- Four children potentially exposed to severe harm after spike in 52 week surgery delays
- 126 patients, mostly children, reviewed for potential harm after waiting for more than a year for treatment
- Trust blames delays on lack of capacity and RTT data errors that saw some pathways closed prematurely
Four children were potentially exposed to severe harm after delays in their treatment, as dozens have been on a surgery waiting list for more than a year.
Regulators have intervened at Royal Orthopaedic Hospital Foundation Trust in Birmingham where the number of patients waiting more than 52 weeks nearly trebled to 108 in the three months in May. The surge has since flattened but more than 100 patients have still been waiting more than a year for treatment.
Most patients affected are children awaiting corrective, potentially life saving, surgery for spinal deformities.
ROH has partly blamed the growing waiting list on long standing under commissioning of paediatric spinal deformation services in the region. NHS England commissions the service.
However, trust medical director Andrew Pearson also told HSJ the sudden spike in patients waiting over 52 weeks was specifically the result of correcting data errors. This was part of a broader referral to treatment data problem at the trust, first identified last year.
“It all goes back to poor management of the RTT process,” Dr Pearson added.
A paper that went to the Birmingham and Solihull joint commissioning board last week said a harm review committee, which Dr Pearson chairs, had identified 187 spinal deformity child patients whose pathways were incorrectly closed.
The paper also blamed the rise in 52 week waits (see graph) on “RTT data issues” and service disruptions.
Dr Pearson said the committee, which included representatives from NHS Improvement and NHS England, had now reviewed all 126 patients believed to have waited more than 52 weeks, most of them spinal deformity child patients.
These included patients that had been waiting because of capacity restraints, as well as those whose pathways had been incorrectly closed.
Four children were identified as potentially being exposed to severe harm “due to an excessive delay in surgery” and another child was potentially exposed to moderate harm. The four children have now been treated.
However, because of their deteriorating condition, the children were not able to have the procedure previously planned, potentially worsening their long term prognosis, Dr Pearson said.
None of the four were directly affected by RTT data problems.
ROH’s paediatrics spinal deformity service carries out 240 operations a year, with most patients travelling from the wider West Midlands.
Half of its operations are performed at Birmingham Children’s Hospital, where there are paediatric intensive care unit beds for more complex cases.
Dr Pearson said there were long standing concerns about capacity of PICU beds across Birmingham, and complex spinal deformity cases were often cancelled when the limited space was filled by unplanned patients.
Earlier this year, the service at the children’s hospital shut down for six weeks, after equipment sterilisation problems. Combined with RTT data errors, the closure contributed to a soaring backlog of patients over the summer.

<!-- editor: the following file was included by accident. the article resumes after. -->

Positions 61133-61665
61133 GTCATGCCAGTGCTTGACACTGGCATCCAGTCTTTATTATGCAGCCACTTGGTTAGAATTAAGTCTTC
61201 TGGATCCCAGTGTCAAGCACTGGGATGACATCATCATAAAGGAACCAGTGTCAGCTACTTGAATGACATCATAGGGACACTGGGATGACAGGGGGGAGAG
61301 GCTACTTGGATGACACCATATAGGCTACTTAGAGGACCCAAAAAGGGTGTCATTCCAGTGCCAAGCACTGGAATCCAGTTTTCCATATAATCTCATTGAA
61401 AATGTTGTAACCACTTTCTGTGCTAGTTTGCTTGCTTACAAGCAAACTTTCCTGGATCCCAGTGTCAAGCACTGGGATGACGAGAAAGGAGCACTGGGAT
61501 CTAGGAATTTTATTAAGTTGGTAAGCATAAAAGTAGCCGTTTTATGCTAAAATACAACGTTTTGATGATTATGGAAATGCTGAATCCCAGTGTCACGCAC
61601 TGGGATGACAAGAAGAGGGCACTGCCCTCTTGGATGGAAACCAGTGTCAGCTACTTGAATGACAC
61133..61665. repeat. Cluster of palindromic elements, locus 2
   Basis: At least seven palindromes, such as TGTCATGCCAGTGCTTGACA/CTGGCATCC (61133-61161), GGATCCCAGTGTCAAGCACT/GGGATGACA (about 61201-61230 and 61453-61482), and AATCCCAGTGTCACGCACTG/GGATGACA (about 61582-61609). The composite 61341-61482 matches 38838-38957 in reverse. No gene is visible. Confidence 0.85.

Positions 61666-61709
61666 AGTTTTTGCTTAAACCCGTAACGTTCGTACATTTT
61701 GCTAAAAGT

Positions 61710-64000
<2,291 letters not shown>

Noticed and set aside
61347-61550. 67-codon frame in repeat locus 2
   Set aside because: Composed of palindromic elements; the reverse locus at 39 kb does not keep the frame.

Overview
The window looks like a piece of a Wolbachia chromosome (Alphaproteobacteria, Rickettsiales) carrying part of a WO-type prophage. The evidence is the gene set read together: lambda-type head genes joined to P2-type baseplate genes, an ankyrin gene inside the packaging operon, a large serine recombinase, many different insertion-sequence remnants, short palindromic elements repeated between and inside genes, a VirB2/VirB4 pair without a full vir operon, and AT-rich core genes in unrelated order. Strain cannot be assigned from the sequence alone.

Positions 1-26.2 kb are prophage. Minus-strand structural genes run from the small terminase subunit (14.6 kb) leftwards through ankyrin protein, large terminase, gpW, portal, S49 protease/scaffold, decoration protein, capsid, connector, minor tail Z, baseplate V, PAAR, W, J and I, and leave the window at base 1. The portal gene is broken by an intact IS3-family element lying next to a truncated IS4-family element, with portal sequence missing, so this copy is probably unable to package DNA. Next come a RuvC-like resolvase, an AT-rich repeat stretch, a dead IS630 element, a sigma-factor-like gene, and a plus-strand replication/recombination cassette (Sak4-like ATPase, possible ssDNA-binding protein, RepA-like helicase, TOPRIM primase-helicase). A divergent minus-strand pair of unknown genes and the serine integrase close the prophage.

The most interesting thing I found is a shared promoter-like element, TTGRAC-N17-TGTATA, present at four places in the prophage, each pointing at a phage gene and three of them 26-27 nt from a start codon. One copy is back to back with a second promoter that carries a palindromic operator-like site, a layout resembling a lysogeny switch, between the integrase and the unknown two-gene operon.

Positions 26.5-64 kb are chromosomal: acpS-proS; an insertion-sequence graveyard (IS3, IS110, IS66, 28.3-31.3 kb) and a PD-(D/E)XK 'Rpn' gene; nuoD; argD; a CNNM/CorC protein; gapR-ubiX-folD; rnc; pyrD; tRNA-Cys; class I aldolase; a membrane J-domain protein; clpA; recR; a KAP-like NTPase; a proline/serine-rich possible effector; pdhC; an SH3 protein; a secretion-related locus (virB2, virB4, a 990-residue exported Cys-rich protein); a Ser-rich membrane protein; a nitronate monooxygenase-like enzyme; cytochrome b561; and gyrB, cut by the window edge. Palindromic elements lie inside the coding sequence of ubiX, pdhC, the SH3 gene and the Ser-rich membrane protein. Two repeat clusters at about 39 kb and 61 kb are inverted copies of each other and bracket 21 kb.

The difficulties come amid wider loss of services at ROH. In July, HSJ reported that the trust was relinquishing all its paediatric inpatient surgeries, amid sustainability concerns. This included all paediatric spinal deformity services.
The paper to the Birmingham and Solihull joint commissioning board suggested Birmingham Women’s and Children’s FT was likely to run paediatric inpatient surgery for Birmingham patients in future.
However, some patients from further afield could be treated in Sheffield or Stoke, particularly spinal deformity patients who had already waited too long. No final decision on the reconfiguration of services has been made.
In the meantime, Dr Pearson said the spinal service was running double shifts – performing two surgeries a day – to clear the backlog. But in the longer term, more resources are needed.
“Specialist commissioning have not commissioned realistically, because they haven’t commissioned for the demand that is there. Hopefully this will mean there will be better provision for these children than there has been in the past,” he said.
An NHS Improvement spokesman said: “Children should not be waiting this long for treatment. We have been aware of this issue for some time and have been working closely with the local system to resolve the long waiting times we’ve seen.”
A NHS England spokeswoman said the spinal deformity waiting list was a long standing problem at ROH.
Attempts during the past 18 months, including funding additional capacity, had led to short term improvements but not a sustainable reduction in the waiting list.
A new service reconfiguration involving other providers was now being sought, she said. “NHS England continues to work with ROH to reduce the waiting list while the long term solution is developed,” she added.
Birmingham and Solihull commissioners were approached for comment.
The story was amended on 11 September, 2017, to include additional comment from NHS England.
CCG governing body papers; trust board papers; information provided to HSJ; HSJ interviews